"OUR brave son might still be alive today if only he had been given the chance."

Those are the words of the devastated parents of Danny Wright, who died aged only 27.

Danny battled cancer for 19 months, putting up with six gruelling chemotherapy sessions and three cancelled operations.

At the end, he refused to go into a hospice until he had seen who was evicted from the Big Brother house.

His parents said: "Everybody he worked with became a friend. He had a quirky sense of humour, and he touched so many lives. He was a lovely person."

Danny, of Moor Lane, Dringhouses, worked as a joiner in York and abroad. In December 2004 he thought he must have pulled a muscle in his groin as he worked.

He was put on a course of painkillers and referred to a physiotherapist, and had to endure five months of pain before it became clear something was terribly wrong.

An X-ray scan found a tumour on his pelvic bone, and a biopsy at Birmingham Hospital showed it was cancerous.

Danny's mum, Sue, said: "The doctors in Birmingham said they would give him chemotherapy to get the tumour down then operate to give him a new pelvic bone and hip.

"They warned him that the operation would be horrendous, that it would take him nearly a year to recover and that he would never do physical work again.

"He was brave enough to want to have the operation, but he never had the chance."

His dad, Paul, said: "He ended up having six sessions of chemotherapy the maximum anyone can have but every time Birmingham cancelled the operation.

"They said the cancer kept spreading, so it was pointless removing the tumour. They said they didn't want to put him through it but he wanted to try it."

Sue said: "If they had operated, he might have had a better chance, but I suppose we will never know."

Danny died on Sunday, July 16, at St Leonard's Hospice, in York having lived long enough to see Nikki being evicted from Big Brother at home.

Hundreds of friends, family and colleagues came to Danny's funeral, and a collection raised £800 for Macmillan Cancer Support and St Leonard's Hospice.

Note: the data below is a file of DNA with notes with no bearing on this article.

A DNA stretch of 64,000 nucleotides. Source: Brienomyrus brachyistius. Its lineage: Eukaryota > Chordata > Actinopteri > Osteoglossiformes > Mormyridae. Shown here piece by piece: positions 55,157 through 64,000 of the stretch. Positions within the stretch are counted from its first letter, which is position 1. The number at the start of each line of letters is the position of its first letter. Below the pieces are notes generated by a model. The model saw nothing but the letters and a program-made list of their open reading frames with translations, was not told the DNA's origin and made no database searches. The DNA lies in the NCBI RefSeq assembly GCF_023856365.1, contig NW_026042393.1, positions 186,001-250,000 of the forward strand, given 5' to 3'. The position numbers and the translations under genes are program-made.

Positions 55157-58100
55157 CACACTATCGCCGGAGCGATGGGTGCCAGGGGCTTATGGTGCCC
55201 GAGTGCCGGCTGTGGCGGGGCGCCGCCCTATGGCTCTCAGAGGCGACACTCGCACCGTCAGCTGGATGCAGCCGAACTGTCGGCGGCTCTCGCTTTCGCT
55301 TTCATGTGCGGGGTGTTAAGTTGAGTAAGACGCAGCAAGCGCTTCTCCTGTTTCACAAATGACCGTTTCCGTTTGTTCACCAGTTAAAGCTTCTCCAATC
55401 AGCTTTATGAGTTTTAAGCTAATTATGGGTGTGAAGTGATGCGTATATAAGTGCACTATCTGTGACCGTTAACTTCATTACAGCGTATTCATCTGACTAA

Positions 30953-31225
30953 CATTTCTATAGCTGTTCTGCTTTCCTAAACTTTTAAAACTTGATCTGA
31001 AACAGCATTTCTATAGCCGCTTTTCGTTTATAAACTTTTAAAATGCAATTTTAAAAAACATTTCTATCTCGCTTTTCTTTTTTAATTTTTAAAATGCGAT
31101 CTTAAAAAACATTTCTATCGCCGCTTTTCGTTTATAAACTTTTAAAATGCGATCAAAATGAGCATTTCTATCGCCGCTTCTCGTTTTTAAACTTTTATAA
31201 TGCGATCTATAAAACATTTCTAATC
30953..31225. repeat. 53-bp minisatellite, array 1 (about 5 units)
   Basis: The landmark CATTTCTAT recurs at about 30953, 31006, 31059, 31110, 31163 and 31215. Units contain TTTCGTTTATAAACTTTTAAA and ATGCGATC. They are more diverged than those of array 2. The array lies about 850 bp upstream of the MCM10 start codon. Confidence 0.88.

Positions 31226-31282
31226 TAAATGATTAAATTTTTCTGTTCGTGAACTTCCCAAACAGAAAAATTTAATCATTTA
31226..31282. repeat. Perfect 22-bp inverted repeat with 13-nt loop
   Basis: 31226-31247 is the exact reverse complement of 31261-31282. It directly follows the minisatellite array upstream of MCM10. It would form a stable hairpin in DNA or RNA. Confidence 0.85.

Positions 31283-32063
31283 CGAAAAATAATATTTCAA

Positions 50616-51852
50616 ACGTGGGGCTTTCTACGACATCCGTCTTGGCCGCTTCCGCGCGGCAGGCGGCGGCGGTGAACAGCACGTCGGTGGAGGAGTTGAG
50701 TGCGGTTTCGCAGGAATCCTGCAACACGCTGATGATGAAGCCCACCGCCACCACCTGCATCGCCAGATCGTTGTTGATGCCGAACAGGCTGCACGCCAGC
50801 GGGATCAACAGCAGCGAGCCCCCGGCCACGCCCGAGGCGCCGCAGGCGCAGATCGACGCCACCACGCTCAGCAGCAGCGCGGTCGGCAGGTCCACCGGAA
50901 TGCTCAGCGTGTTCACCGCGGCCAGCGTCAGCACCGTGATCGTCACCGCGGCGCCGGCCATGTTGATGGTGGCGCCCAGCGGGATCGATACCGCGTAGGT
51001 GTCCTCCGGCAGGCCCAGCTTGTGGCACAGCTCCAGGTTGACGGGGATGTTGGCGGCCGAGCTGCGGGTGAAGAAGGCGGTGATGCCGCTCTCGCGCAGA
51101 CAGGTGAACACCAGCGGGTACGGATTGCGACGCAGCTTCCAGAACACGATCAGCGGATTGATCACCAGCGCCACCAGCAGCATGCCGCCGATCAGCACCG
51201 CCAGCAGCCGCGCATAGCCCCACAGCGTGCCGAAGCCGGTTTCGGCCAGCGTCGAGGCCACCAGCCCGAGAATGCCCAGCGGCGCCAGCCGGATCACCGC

Danny was brought up in Dringhouses with his two older sisters, Becky and Sam. He went to Woodthorpe Primary School, then Lowfield School. He got a job as an apprentice joiner despite telling his careers adviser he wanted to be a tattoo artist.

His job took him to America with conservatory company Oak Leaf but he was always a "homebird at heart".

He told his parents he was just starting to enjoy being a joiner, when he was diagnosed with cancer. He died 15 months later.

Sue said: "It was terrible to see a young fit lad with a walking stick like an old man, but he was really brave. His attitude was good, and that rubbed off on to us and kept us strong. He never complained even though he was in agony."

Paul said: "We were really proud of how he dealt with it. Everyone who knew him was so proud of him."

The family also thanked the doctors, Macmillan nurses and staff at St Leonard's for all their support.

Danny's passions in life were fast cars and tattoos.

Sue said: "I never got a tattoo from him, but I wish I had. There will be a lot of people out there with a permanent reminder of him."

Liz Heath, spokeswoman for the Royal Orthopaedic Hospital, Birmingham, said: "We are very sorry to hear of Danny's death and send our condolences to his family. However it would be inappropriate for me to comment on his clinical treatment. If the family are unhappy in any way we would be very happy to meet with them to address their concerns."